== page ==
The World Health Organization defines an infodemic as “too much information including false or misleading information in digital and physical environments during a disease outbreak.”
While the term is new, the problem is not. For centuries, writers have recognized that disease outbreaks spur the spread of incorrect information, or misinformation.
My research focuses on 19th-century literature, including representations of medicine, and extends to television series that draw on this cultural history. Conspiracy theories, anti-vaxx positions and fraudulent treatments were just as concerning in the past as they are today.
For instance, in 1805 physician William Rowley suggested that a vaccinated “boy’s face” was “transforming” to look like “a cow,” a vaccination fear that English printmaker James Gillray represented in his cartoon The Cow-Pock.
An epidemic frenzy
English writer Daniel Defoe’s Journal of the Plague Year describes the response to the bubonic plague in 1665 London. In it, Defoe details how victims of fraudulent treatments “not only spent their money but even poisoned themselves beforehand for fear of the poison of infection.”
This rings similar to the discredited COVID-19 treatments that have made people sick — like chlorine dioxide.
Journal of the Plague Year was republished in 1832 to provide guidance in the middle of the second cholera pandemic. Almost a decade later (1841), Scottish author Charles Mackay published the first version of his Memoirs of Extraordinary Popular Delusions. In it he refers to misinformation spreading during outbreaks.
Mackay writes about the wide belief in a detailed story about a devil manipulating people into spreading disease as “an epidemic frenzy … as contagious as the plague.”
Infodemic echoes of television
The current infodemic isn’t just familiar because of this history. Culture constantly recycles materials: stories are re-told, revised and re-told again.
A survey in the United States found that some people believed “a mass vaccination campaign against COVID-19” would “implant microchips in people that would be used to track” them. Those beliefs mix two arc narratives in the first run of The X-Files — one on microchips being secretly implanted to track people and another on a conspiracy tied to smallpox vaccinations.
Fictions that use viruses are generally not about science, though. A virus creates story-telling opportunities for debates about ethics that give us key information about characters. High stakes, a difficult problem and limited time — that’s a solid recipe for fast-paced adventure.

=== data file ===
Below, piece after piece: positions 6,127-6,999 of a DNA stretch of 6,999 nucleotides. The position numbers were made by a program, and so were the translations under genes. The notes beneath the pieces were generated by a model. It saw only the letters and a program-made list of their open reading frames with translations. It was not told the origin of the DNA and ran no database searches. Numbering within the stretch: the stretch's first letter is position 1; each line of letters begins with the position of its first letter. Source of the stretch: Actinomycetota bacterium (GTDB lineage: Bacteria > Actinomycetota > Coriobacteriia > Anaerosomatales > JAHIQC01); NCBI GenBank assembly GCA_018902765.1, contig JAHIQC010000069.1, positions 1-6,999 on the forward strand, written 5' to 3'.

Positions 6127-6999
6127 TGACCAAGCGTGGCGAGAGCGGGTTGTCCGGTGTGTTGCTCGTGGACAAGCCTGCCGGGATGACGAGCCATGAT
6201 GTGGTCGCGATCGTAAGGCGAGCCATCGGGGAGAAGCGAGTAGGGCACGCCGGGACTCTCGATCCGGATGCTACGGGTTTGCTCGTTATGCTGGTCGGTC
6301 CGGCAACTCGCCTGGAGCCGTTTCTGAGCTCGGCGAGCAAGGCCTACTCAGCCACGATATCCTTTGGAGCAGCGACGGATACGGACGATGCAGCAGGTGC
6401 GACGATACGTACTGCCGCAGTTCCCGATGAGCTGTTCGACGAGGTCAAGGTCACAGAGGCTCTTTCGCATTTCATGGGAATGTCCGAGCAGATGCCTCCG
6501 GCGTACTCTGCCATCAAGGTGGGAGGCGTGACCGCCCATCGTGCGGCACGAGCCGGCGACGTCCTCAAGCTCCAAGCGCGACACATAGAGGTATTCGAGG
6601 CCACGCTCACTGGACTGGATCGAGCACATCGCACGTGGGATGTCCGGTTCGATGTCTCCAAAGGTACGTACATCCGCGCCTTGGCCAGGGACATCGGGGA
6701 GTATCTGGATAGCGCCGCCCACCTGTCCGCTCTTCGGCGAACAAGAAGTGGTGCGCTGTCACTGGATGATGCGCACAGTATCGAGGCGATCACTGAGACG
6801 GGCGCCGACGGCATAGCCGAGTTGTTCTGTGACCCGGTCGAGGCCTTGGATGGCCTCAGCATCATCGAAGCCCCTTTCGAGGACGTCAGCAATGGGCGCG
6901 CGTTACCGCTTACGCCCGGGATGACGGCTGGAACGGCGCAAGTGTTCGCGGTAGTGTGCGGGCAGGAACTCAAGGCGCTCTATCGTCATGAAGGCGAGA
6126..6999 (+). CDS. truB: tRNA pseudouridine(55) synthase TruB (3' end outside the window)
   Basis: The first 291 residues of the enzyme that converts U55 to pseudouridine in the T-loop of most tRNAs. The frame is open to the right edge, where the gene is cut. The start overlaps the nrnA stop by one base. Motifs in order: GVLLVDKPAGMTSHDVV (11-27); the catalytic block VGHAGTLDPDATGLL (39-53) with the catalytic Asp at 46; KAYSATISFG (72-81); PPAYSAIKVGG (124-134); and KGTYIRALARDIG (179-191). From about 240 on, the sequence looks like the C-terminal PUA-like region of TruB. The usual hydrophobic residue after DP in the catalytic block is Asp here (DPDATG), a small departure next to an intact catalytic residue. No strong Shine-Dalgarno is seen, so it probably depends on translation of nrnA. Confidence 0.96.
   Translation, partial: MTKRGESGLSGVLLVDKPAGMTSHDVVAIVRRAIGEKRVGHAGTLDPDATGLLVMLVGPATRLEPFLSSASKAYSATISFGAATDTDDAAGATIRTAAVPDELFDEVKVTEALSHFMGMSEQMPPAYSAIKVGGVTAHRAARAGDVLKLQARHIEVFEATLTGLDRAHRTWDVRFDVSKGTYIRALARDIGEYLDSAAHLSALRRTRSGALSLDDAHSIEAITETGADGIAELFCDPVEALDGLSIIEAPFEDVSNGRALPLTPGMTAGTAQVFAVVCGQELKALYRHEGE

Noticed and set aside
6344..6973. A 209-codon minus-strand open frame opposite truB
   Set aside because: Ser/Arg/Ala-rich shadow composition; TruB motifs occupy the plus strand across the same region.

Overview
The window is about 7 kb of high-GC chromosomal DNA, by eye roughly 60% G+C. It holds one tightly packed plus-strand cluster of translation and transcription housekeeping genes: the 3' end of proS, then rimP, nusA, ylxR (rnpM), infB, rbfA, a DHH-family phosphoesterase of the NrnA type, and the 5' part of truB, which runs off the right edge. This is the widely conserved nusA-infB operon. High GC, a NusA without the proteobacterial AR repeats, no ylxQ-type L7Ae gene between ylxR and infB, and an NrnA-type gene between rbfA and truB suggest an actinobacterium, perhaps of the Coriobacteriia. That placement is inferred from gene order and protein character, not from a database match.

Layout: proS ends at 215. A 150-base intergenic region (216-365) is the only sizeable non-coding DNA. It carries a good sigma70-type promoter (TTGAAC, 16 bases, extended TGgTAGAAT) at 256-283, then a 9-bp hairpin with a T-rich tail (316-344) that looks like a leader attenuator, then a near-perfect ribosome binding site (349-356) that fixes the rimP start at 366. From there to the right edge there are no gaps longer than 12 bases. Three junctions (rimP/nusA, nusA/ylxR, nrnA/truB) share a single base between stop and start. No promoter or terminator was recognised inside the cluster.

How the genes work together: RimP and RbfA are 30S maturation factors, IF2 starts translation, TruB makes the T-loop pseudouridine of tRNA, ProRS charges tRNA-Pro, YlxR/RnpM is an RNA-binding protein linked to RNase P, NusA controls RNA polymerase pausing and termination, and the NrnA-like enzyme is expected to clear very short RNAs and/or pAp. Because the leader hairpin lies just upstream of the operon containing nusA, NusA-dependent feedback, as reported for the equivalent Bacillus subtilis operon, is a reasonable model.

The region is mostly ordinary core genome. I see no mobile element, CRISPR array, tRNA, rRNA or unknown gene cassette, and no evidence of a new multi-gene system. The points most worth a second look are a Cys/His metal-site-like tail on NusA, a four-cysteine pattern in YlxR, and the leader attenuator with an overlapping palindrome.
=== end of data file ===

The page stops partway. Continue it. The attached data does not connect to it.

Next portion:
This works well with American writer Joseph Campbell’s hero-quest formula, widely used for script-writing, in which a hero, with helpers, must overcome a series of obstacles and opponents to eliminate a danger to his world.
Scientist heroes and fringe science
For some dangers, such as a virus, you need a scientist to be Campbell’s hero or helper. Scientist-heroes, often with multiple areas of expertise, must think and act quickly to match the pace of adventure.
Standard quality-control mechanisms — peer review, ethics review, academic oversight, medical regulations — are too slow and boring to fit such pacing. In adventure-driven television, they are typically either ignored or repurposed as obstacles for the hero.
The hero’s scientist-father in Zoo was fired by a university because of his theories, despite the series depicting he was correct. A similar dynamic is played out in Fringe. The U.S. government is the scientist-hero’s main obstacle in the first season of Salvation.
Regulations, laws and government conspiracies all interfere with what the scientist-hero knows they must do to save the world. Misinformation does this too, and when people are accused of spreading misinformation, they’re often able to maintain their influence despite multiple findings of wrongdoing.
The power of culture
Efforts to address misinformation have called attention to extremism, attitudes towards the media and the need for more scientific education. This is all crucial work, but there’s also evidence that fact-checking may not be enough to change people’s minds.
Perhaps fact-checking is inadequate in part because misinformation circulates in stories. In the real world, being censured, or accused of failing to meet certain standards, can be devastating professionally. In a story, it can do the opposite: it can show the scientist-hero knows more than recognized experts.
Stories build powerful emotional attachments. We have accounts going back centuries of readers deeply worried about the fate of fictional characters. We root for heroes, boo their opponents and get anxious for the fictional problem to be solved. Facts have very little to do with it.
Infodemics make use of these cultural energies and more attention to this aspect of misinformation can help us better address it.
Juila M. Wright is George Munro Chair in Literature and Rhetoric, Dalhousie University.
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